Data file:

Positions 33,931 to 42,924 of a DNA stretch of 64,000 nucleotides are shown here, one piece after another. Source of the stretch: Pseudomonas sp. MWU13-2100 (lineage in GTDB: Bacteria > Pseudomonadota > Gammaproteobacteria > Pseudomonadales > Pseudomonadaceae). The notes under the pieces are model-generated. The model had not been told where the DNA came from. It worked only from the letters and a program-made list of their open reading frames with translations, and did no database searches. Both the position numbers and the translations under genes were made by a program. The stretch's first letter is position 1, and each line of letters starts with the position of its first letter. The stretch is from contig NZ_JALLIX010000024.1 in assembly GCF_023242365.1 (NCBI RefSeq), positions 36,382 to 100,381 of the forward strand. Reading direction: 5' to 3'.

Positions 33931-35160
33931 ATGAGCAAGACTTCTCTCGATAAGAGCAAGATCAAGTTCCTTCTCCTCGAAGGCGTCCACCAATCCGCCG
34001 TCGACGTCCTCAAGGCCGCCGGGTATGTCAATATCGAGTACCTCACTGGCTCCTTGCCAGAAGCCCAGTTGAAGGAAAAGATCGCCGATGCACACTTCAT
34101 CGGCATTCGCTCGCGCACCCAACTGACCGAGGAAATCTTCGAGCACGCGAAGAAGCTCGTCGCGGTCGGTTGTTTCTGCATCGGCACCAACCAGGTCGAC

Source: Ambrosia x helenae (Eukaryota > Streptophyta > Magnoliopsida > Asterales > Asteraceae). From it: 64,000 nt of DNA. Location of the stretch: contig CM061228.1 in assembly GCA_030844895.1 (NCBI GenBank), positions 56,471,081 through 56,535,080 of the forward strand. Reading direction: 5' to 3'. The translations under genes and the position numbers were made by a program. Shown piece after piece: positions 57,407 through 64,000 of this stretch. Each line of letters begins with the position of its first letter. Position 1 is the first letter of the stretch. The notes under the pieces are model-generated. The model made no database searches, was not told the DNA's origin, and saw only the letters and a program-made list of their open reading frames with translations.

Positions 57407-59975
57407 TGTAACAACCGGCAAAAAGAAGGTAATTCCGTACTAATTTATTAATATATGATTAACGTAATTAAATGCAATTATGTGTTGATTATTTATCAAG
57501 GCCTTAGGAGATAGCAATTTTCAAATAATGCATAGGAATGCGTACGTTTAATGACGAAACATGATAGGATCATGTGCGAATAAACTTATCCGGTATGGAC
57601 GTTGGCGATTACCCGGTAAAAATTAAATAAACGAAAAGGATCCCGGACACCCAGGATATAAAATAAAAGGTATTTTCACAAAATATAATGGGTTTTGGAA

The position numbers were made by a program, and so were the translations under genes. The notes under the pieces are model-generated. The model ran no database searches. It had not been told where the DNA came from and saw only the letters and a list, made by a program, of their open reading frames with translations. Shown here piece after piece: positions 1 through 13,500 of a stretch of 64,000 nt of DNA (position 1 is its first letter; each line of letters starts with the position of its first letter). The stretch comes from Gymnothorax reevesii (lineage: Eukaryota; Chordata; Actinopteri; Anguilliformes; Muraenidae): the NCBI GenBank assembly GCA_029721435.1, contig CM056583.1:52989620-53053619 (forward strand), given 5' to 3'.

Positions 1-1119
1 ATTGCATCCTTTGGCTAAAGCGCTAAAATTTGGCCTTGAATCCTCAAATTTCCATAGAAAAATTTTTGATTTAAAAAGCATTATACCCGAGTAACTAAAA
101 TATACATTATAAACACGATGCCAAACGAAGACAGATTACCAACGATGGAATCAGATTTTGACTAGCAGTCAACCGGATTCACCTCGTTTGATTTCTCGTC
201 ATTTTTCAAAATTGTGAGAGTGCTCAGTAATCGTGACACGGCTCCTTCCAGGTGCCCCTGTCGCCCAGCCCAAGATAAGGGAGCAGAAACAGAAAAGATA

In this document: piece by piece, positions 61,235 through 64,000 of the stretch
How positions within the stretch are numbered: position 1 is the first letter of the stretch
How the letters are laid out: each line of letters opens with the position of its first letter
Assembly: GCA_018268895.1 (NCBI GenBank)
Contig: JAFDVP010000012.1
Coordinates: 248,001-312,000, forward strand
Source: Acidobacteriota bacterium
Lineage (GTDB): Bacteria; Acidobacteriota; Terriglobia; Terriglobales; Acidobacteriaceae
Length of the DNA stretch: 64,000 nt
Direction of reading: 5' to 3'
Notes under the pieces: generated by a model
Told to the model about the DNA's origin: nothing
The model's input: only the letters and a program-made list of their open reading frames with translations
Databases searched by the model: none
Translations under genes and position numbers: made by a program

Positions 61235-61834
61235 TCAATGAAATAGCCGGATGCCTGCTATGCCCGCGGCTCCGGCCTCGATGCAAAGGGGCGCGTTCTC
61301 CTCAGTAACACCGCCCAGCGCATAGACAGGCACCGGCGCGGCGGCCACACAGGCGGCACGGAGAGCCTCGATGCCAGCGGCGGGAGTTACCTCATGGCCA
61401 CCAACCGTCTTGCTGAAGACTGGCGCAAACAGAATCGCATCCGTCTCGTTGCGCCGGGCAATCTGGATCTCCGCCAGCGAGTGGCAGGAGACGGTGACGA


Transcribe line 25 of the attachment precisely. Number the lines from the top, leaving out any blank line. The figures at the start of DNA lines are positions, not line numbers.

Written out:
Direction of reading: 5' to 3'